For the authors of these two books, the spectacle of the model Nick Kamen striding into a launderette and dropping his jeans in a 1986 advertisement for Levi's stands out as a critical moment in modern cultural history. The model's soft masculinity typified a new mode of male representation that emerged in the 1980s: the "new man". Sean Nixon's Hard Looks and Frank Mort's Cultures of Consumption chart the technological, economic and cultural changes that created this icon.
Both are concerned with the creation of a distinctive market aimed at young men in a decade when consumerism dominated social relations. They show how the "new man'' was conceptualised in the design of menswear, in advertising and in magazines. They chart the key events offering men new ways of shopping as well as new ways of looking at other men and at themselves.
Despite similar content, there are significant differences. Nixon's is meticulous, focused and thorough. Mort is more freely interdisciplinary, and his study is as appropriately "leaky" as the consumption chains he discusses. Drawing upon soundbites from press releases, statistics, anecdotal asides, biographical details and high theory, his account is entertaining.
Nixon gives priority to the production and circulation of new masculine representations over their consumption. He discusses technological innovations in manufacture, and his detailed accounts of developments in retailing practice and marketing theory include interviews with leading figures. He is careful to limit his study to the production of representations; having explained how and why new masculine scripts were offered, he cautiously declines to comment on how men might have read them. He believes that "the effects of 'new man' imagery on the masculinity of real historical men could not be read off from the representations". Nixon acknowledges there are limits to what his purely formal reading can deliver, but resists the temptation to slip into "assessments about shifts in lived culture'' for fear of producing "highly skewed accounts of cultural relations''.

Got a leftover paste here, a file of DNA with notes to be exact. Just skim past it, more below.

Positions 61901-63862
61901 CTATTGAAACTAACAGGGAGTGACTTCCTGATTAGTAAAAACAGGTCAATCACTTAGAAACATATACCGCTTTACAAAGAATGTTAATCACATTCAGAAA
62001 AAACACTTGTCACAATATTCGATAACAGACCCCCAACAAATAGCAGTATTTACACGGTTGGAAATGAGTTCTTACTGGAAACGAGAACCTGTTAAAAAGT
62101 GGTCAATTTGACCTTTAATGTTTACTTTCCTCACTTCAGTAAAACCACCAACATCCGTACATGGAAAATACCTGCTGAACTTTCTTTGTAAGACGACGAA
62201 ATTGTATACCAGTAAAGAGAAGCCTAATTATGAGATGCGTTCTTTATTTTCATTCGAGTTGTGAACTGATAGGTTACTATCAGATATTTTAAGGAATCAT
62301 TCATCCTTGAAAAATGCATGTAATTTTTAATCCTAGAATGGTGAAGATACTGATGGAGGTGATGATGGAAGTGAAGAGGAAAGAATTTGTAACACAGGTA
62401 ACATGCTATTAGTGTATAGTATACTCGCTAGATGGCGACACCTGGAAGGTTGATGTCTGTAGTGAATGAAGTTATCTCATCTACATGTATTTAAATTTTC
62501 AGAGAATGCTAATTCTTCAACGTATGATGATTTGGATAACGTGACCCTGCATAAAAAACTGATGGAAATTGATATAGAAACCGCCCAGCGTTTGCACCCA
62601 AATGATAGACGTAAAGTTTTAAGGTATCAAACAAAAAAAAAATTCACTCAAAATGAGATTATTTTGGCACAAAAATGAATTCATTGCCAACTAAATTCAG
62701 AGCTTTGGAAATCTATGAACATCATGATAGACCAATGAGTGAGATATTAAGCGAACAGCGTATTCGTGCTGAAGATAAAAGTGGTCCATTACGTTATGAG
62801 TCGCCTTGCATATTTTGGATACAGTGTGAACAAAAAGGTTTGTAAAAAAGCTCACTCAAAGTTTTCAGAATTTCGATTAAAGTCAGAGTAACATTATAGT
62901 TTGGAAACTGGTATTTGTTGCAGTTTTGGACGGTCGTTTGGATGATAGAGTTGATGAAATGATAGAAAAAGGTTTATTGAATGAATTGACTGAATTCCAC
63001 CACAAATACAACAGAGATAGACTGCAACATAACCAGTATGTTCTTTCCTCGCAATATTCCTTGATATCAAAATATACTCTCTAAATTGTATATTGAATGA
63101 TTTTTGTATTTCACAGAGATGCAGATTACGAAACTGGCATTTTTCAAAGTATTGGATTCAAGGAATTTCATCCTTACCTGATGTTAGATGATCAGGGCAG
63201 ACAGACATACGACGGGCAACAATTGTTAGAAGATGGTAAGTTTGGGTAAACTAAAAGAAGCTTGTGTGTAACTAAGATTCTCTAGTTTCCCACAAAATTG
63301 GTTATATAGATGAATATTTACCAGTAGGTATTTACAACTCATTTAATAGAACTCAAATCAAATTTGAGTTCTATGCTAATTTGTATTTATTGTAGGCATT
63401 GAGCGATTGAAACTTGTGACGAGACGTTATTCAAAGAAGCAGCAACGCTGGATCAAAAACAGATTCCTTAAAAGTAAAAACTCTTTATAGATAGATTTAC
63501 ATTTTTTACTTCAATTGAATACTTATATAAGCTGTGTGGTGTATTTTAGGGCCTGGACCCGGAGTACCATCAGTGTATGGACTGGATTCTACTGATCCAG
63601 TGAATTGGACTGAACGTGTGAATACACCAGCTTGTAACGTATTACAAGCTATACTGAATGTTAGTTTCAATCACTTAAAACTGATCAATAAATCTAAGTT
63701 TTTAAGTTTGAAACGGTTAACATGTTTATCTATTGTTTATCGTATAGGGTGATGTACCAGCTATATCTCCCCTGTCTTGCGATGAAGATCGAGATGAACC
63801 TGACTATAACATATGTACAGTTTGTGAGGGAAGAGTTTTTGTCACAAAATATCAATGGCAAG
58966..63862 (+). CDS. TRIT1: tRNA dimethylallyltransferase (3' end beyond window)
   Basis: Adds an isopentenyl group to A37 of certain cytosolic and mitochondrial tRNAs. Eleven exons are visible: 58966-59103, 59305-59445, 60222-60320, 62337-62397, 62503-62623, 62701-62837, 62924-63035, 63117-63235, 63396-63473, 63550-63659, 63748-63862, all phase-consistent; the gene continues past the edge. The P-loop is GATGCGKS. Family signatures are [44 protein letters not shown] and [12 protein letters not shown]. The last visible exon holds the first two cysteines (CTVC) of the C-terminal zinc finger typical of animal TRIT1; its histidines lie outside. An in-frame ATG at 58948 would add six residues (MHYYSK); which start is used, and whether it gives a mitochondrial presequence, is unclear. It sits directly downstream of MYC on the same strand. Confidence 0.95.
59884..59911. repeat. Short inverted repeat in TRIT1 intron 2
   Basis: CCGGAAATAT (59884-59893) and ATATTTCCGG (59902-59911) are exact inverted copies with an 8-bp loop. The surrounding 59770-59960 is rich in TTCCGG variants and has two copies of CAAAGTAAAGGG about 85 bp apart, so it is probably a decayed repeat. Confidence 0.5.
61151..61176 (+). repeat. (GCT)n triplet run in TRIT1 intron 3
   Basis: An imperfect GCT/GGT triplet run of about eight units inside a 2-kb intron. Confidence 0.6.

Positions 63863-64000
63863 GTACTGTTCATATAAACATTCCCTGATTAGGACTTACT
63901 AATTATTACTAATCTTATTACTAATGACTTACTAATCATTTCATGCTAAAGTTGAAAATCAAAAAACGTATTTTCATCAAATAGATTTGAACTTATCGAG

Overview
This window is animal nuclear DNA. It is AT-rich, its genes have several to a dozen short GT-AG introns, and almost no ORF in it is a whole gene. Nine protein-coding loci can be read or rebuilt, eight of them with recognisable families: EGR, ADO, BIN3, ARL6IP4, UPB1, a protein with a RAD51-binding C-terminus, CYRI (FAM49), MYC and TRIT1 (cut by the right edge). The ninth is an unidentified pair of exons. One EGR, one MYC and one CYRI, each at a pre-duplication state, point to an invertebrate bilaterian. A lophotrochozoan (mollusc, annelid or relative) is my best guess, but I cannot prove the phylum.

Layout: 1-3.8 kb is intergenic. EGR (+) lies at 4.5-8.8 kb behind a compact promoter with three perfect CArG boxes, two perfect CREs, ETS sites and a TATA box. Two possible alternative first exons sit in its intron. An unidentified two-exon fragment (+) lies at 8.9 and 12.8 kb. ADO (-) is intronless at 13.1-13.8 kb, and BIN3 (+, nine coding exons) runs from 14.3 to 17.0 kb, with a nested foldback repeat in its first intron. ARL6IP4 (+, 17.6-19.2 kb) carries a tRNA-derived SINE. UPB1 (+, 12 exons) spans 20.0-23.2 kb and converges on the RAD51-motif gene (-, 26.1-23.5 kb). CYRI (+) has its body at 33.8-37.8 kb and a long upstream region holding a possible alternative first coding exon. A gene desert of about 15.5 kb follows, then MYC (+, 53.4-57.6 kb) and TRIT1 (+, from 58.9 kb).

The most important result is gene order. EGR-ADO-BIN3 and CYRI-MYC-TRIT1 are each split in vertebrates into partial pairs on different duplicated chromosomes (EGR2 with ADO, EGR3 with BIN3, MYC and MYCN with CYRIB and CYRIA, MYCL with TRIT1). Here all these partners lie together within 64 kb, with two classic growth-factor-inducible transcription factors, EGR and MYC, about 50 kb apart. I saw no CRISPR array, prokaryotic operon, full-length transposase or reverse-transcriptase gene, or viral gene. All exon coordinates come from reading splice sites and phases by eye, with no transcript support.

Mort is less cautious. He confidently wanders through editorial offices, menswear shops, West End nightclubs and Soho cafes to discuss how new representations of men are experienced at an individual level. Mort identifies Soho as crucial in the writing of these new masculine scripts: the area offers a creative entrepot for the various influential figures, where marketing men, designers and sexual dissidents converge. Here Mort conducted interviews with various young men in the late 1980s, and their autobiographies form the final step in his study.
We see how useful this engagement with individual biographies can be in Mort's consideration of the fashion stylist Ray Petri, whom Mort and Nixon acknowledge as being responsible for some of the most radical rewritings of masculinity. Nixon rightly identifies the "gay accent'' in Petri's work, but he does not pursue it, seeing sexuality as a matter of identity, not aesthetics.
Conversely, Mort dwells on the stylist's homosexual identity, saying it is important insofar as his specific knowledge allows "cultures of sexual dissidence'' to leave "their mark on more normalising images of men''. Similarly, Mort shows how individual figures such as Julie Burchill and Robert Elms can act as conduits of social knowledge from marginal or elite groups into the mainstream, creating a model of cultural transmission more satisfactory than trickle-down theories.
Both authors recognise that this area of gender studies is at an early stage of development and are careful not to rush into simplistic explanations. Nixon feels it will be necessary "to rethink the usual relations of determination that are assumed between economic and cultural practices" before we can begin to make sense of changes in consumption and masculinity in the 1980s. Mort calls for "a synthesis of business and cultural history which is able to grasp the complexity of such interrelationships". These books formulate the beginnings of this analytic model, and are important for anyone wishing to know how economics, culture and gender interact in a commercial world.
Murray Healy is a DPhil student, University of Sussex.
Cultures of Consumption: Masculinities and Social Space in Late 20th-Century Britain
Author - Frank Mort
ISBN - 0 415 03051 X and 03052 8
Publisher - Routledge
Price - £35.00 and £11.99
Pages - 288